Colin Crosby Heritage Tours

Guided Walks and Coach Trips Coming Up

You can now find details of my Guided Walks (as well as Coach Trips, of course) in March and April on the website. Just look under “Upcoming Events”.

Sorry it’s taken so long to get these details processed. I’m afraid it was due to technical reasons which were totally out of my control.

A good proportion of the walks are in the City of Leicester, with others in various places around Leicestershire. And there are two walks in London.

The very popular walk “Welford Road Cemetery”, around Leicester’s magnificent Victorian necropolis, is happening again.

Also very popular indeed are the Ghost Walks. There are two of these coming up, “Haunted Belgrave” and “Walk in Dread”, around the New Walk area.

Others in the city are “Faith in Leicester”, looking at historic churches and the sites of others long demolished; “Old Belgrave”, the suburb which was once a country village; “Mediaeval Leicester”, the oldest parts of the city, where many chapters of English history are set; and “Waterside Leicester”, beside the river and canal, but staying close to the City Centre.

Then there’s “Waterside Belgrave”, viewing two locks, two 18th century mansions, an ancient church and an ancient bridge, as well as the iconic National Space Centre; “Secrets of New Walk”, Leicester’s unique Georgian footway; and “Waterside Aylestone”, by the River Soar, the canal, the mysterious River Biam and the Great Central Way.

Around the county there’s “Ashby-de-la-Zouch”, a delightful market town where Sir Walter Scott set “Ivanhoe”; “Market Bosworth”, another little market town which gave its name to the crucial battle where Richard III lost his crown and his life, and the Tudor dynasty came to power; and “Whitwick”, now a suburb of Coalville, which has plenty of unexpected history.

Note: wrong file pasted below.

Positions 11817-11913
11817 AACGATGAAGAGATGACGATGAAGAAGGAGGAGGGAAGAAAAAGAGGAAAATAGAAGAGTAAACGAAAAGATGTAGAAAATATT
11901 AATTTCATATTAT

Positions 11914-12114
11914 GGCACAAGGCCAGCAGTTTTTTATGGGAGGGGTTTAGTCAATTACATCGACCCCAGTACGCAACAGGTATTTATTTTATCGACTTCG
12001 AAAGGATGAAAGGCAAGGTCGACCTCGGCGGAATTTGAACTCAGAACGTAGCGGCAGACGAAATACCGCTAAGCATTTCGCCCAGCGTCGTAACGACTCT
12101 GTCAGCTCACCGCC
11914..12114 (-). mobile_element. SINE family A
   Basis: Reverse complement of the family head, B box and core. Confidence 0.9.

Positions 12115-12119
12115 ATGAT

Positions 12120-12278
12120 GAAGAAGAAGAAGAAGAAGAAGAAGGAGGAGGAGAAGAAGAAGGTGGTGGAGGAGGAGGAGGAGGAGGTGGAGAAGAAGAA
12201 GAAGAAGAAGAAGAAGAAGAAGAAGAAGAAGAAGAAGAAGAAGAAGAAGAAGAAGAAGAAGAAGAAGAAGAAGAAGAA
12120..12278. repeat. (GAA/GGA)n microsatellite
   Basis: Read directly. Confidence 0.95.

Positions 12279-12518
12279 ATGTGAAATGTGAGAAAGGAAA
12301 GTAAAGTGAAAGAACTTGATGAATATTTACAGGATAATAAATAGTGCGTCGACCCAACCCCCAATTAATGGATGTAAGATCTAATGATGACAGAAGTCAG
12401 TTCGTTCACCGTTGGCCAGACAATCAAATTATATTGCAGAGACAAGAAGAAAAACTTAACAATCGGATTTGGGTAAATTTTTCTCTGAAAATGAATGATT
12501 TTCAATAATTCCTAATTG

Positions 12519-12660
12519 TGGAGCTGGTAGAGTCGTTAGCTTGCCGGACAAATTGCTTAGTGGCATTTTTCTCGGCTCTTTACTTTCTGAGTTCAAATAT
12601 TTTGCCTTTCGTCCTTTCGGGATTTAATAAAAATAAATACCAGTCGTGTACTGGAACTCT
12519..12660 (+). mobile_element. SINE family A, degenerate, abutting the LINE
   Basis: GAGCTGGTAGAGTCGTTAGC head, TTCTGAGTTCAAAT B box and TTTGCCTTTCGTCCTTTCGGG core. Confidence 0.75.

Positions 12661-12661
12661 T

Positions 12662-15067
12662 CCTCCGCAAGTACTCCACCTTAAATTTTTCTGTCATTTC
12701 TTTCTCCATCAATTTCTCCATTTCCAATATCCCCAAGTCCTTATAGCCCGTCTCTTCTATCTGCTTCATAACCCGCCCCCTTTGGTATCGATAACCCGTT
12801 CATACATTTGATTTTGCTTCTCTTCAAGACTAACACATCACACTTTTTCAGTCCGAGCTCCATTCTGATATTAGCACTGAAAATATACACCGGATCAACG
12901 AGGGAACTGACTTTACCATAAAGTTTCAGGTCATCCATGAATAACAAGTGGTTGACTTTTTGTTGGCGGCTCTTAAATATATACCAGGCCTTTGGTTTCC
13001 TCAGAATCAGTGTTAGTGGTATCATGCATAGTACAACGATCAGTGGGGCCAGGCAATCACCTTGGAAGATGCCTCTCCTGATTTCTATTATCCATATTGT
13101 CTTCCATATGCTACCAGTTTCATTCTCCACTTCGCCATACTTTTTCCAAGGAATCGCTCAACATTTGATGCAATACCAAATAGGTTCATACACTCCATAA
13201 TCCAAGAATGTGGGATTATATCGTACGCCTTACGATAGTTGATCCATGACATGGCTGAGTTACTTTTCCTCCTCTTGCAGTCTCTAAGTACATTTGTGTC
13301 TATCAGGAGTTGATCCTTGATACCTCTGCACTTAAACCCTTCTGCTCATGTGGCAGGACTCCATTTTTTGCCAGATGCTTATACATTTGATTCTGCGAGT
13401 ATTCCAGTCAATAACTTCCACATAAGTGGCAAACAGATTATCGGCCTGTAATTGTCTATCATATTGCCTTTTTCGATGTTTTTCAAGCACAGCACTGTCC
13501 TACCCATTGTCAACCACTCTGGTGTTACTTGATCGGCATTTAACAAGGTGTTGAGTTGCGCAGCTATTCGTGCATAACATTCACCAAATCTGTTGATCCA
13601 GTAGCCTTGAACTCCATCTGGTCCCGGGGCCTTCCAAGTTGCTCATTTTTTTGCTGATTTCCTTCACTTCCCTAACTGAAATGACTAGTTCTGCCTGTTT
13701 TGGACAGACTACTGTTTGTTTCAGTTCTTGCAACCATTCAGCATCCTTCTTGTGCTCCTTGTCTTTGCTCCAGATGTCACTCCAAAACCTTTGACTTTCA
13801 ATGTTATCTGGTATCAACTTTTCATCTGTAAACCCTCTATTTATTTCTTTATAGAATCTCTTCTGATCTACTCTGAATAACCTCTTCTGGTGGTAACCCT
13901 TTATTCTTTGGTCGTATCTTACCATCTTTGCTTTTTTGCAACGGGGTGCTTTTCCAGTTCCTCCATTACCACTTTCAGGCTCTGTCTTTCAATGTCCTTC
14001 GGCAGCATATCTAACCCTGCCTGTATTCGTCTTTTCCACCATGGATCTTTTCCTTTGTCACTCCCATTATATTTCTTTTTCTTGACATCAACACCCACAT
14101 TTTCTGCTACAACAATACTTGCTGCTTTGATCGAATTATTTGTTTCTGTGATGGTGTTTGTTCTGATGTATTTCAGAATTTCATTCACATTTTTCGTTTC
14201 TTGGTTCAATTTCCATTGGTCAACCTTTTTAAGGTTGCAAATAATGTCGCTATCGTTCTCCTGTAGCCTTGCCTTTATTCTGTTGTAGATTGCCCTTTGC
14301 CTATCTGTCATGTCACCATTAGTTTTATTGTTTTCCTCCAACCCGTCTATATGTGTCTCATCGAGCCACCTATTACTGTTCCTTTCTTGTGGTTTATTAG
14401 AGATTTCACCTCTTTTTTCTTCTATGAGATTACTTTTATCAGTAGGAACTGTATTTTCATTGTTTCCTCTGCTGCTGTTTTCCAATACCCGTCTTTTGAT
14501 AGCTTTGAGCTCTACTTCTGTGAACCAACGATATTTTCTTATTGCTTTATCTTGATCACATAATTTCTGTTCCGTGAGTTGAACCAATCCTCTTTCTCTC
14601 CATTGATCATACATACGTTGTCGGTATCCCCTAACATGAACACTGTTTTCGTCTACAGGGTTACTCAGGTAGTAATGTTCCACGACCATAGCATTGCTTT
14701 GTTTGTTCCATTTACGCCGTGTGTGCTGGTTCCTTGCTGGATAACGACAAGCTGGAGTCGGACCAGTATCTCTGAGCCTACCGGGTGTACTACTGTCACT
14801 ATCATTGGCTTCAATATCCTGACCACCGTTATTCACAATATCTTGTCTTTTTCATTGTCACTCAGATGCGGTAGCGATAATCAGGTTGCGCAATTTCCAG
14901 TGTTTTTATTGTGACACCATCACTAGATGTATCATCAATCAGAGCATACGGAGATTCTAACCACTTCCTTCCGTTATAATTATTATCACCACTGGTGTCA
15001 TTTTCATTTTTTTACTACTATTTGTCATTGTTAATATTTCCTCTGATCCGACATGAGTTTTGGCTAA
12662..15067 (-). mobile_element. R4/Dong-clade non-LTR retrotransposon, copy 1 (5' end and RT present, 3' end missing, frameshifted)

There’s also “Mountsorrel”, famous for its Butter Cross and its granite; and “Waterside Loughborough”, featuring the lovely Charnwood Water as well as the town’s canals.

There are two walks in London, on the same day, so that if you are coming a long way it is feasible to do both. “Smithfield and Clerkenwell” covers a very historic area of London, close to the City, which tends to be ignored by tourists and guides alike. And “The Grim Reapers London” is a look at the ways, some rather macabre, in which Death has made his presence felt.

The Coach Trips in this period are “Old Mercia Tour”, around Leicestershire’s borders with Staffordshire and Derbyshire; “Richmond” in Yorkshire, including a Guided Walk; and “Essex Tour”, exploring this lovely county and visiting Saffron Walden, Halstead and Maldon, with an additional stop at Finchingfield, the most photographed village in England.

So I’m sure there must be plenty there that you’ll find interesting. Hope to see you!